BRIEF DESCRIPTION OF THE INVENTION

The invention at hand provides a simple solution to the above noted problem. The inventive concept simply provides for the use of an auxiliary or spare battery. It is not known for any body to carry a spare battery either in a pocket, a wallet or a hand bag. In addition, the batteries are so small so that they easily can get lost. the inventive concept suggests that a spare battery be enclosed in a small container and having at one end a retainer ring that can easily be attached to a similar ring on the cell phone container or on a key chain which is in every body's possession. The other end of the small container or casing having the spare battery therein has a connector thereon that is exactly like the plug-in end of a charger. In this manner there is always a spare battery available, when the need arises, and the spare battery cannot be lost and is carried unobtrusively and is not in anybody's way.

BRIEF DESCRIPTION OF THE DRAWINGS

FIG. 1 illustrates a casing having a current plug-in at one end and a carrying ring at another and a battery contained in the casing;

FIG. 2 shows a cell phone with an auxiliary battery casing installed;

FIG. 3 shows an auxiliary battery casing prior to installation;

FIG. 4 illustrates an auxiliary battery casing having a different plug-in end.

DETAILED DESCRIPTION OF THE INVENTION

FIG. 1 shows the auxiliary battery case 1 with the typical plug-in end 2 in lieu of the well known charging receptacle 2 located at the end of a charging cord. The charging end 2 has orientation flanges 3 and 4 thereon to ensure the polarity of the current when the plug-in end of the battery casing is inserted into the one end of the cell phone casing 8. The extending plug-in end 2 also has protruding clips on lateral sides thereof which will be arrested within retainers of the receptacle 8a of the cell phone 8. When it is desired to remove the battery case from the cell phone, it is merely up to the operator to push the release buttons 6 which will retract the clips 5 to thereby release the battery casing 1 from the cell phone body 8. The other end of the battery casing 1 has a ring 7 thereon which may be used to attach the battery casing 1 to key chain (not shown).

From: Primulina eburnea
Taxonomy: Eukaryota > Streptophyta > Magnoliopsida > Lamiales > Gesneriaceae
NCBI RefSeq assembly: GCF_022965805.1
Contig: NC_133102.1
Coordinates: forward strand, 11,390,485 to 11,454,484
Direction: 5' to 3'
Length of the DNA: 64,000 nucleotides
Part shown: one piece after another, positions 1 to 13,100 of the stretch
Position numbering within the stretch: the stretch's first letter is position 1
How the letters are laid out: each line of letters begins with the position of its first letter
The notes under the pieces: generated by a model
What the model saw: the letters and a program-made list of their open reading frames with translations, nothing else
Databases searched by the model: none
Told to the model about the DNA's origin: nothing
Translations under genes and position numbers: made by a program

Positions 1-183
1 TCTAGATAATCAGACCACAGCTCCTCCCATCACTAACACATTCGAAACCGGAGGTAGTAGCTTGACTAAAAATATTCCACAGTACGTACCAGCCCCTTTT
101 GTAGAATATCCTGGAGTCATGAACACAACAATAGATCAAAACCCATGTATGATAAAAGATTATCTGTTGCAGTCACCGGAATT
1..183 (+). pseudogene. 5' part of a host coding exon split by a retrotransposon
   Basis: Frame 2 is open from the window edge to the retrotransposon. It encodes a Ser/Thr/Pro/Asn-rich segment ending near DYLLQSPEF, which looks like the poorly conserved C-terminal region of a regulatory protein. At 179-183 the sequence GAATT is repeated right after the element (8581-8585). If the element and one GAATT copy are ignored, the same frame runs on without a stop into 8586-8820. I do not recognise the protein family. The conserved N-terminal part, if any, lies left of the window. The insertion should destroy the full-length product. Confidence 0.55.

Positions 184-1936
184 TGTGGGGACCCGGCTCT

FIG. 2 shows the auxiliary battery casing 1 installed on the cell phone 8, while FIG. 3 shows the auxiliary casing 1 removed there from. Like reference characters have been used in both Figs.

FIG. 4 shows the same concept as was illustrated in previous Figs. However the difference in this embodiment is that the battery casing 1 has been modified to be able to be attached or plugged into a cell phone that has a different charge plug-in end. This embodiment has a round receptacle that will normally receive the end of a charging cord that has coaxial wires. The insert end 10 of the battery case 1 has also a coaxial plug-in the form of a coaxial pin whereby the polarity of the charging of the charging wire and/or the battery casing does not have to be observed.

In view of all of the above, it can now be seen that the inventive concept solves a potential and serious problem in a very simple and inexpensive manner.